Keraunothnetophobia is the fear of being hit by satellites or random falling objects. Sufferers will retreat into isolated shelter, stricken with anxiety at the mere thought of venturing outside. Robin and Jacqui, the main characters in James Graham’s A History Of Falling Things, are afflicted with this irrational fear.
In an Australian premiere, The Ensemble Theatre presents a production of Graham’s play. Director Nicole Buffoni evinces riveting and empathetic performances from a strong cast. Eric Beecroft plays Robin as naive, child-like, and yearning to experience life but utterly terrified of the outside world. Having developed his condition at an early age he has come to accept it – or at least, has given in – and created his own version of reality. Jacqui is played by Sophie Hensser who portrays her as an unwilling victim. Her phobia being brought on in adulthood as a post-traumatic response to a terrorist attack.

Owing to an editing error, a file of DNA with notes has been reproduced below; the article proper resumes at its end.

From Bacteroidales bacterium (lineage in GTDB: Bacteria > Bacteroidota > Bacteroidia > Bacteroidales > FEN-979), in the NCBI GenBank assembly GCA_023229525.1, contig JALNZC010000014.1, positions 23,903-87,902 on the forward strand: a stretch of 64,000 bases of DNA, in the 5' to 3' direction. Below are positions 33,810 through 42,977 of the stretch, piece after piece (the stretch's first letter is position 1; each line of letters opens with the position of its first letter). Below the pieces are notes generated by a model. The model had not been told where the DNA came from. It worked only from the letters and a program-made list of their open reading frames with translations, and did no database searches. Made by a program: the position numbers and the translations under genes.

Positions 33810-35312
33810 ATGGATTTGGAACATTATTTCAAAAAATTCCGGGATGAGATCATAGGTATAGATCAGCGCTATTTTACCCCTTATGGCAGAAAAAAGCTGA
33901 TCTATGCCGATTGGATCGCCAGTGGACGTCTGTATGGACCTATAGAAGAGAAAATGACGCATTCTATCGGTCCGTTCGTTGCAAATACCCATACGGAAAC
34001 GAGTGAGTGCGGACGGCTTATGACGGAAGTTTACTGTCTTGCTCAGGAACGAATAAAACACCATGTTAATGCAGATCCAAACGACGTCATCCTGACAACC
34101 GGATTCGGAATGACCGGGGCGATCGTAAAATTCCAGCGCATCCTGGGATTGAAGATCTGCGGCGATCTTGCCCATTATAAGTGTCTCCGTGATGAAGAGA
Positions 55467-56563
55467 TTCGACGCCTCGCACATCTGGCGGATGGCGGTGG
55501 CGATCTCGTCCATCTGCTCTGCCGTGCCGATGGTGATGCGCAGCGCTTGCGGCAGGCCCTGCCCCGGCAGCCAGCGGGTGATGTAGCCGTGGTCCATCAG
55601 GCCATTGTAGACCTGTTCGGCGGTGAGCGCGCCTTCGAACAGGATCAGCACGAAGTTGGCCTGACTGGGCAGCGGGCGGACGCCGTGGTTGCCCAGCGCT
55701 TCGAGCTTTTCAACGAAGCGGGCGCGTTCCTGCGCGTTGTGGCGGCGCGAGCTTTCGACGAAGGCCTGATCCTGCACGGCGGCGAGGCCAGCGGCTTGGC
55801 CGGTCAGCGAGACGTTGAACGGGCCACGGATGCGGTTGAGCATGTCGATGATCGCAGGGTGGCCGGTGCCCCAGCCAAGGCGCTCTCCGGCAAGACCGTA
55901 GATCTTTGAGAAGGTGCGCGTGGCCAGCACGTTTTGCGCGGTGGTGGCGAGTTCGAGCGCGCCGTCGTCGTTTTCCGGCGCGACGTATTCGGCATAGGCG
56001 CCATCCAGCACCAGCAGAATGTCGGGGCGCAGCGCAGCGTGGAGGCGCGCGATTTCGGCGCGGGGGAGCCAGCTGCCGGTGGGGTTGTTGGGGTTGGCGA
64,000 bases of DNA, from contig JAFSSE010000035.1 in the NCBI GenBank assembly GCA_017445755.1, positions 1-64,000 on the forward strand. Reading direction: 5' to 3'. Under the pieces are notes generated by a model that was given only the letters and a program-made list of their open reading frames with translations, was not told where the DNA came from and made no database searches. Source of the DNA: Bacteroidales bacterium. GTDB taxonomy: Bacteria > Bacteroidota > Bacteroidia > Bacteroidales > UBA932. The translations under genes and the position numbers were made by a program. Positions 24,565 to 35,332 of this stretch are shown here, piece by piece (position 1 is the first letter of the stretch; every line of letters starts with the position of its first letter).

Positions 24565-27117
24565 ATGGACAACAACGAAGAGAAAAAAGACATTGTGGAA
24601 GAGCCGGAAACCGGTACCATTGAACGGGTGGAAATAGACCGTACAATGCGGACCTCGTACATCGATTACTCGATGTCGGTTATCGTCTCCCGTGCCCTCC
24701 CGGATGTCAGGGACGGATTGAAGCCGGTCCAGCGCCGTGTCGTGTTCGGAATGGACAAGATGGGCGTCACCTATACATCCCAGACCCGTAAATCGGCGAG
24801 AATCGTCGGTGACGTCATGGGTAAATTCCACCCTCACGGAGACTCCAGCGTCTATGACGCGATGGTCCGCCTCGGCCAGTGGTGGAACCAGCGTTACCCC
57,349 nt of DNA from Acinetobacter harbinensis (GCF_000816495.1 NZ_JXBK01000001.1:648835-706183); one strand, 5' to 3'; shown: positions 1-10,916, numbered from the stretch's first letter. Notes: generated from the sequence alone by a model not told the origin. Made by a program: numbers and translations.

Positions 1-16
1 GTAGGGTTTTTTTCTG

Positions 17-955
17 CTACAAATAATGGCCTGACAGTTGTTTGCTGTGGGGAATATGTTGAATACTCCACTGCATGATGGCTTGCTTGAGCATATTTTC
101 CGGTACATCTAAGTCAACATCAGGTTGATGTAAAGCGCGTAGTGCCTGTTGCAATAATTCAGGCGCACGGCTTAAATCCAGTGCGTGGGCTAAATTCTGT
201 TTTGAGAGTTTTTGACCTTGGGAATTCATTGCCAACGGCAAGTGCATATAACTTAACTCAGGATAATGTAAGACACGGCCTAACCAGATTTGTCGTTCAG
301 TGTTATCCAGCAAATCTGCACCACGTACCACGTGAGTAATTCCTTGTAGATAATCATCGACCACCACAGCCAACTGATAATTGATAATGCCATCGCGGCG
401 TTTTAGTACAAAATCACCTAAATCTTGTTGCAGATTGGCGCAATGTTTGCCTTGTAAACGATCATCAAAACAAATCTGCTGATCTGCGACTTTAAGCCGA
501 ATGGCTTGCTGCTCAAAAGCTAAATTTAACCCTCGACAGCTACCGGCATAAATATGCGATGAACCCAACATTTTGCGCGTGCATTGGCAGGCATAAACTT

Robin and Jacqui meet online via a support group. Their cyber relationship is augmented through syncronised experiences and proxy contact enabled by the affable courier, Jimmy, played with alacrity by Sam O’Sullivan.
Merridy Eastman as Lesley, Robin’s mother, is wonderfully comical yet also sensitive. Brian Meegan plays Reece, Jacqui’s father, simple, loving, but perplexed by his daughter’s condition.
The small, somewhat cloistered space in the Ensemble is used to great advantage by set designer Anne Gardiner, who enhances the sense of confinement by filling the stage with furniture, a floor to ceiling back wall serves as a projection screen and a multi-functional prop.
Essentially the play is a sweet love story that explores the difference between phobia and fear. You will sigh, you will smile, and you will come away knowing about many bizarre things that have fallen unexpectedly from the sky. (RB)
Jul 22–Aug 20, varied performance times. Ensemble Theatre, 78 McDougall St, Kirribilli. $66-$73. Tickets & info: ensemble.com.au
BY RITA BRATOVICH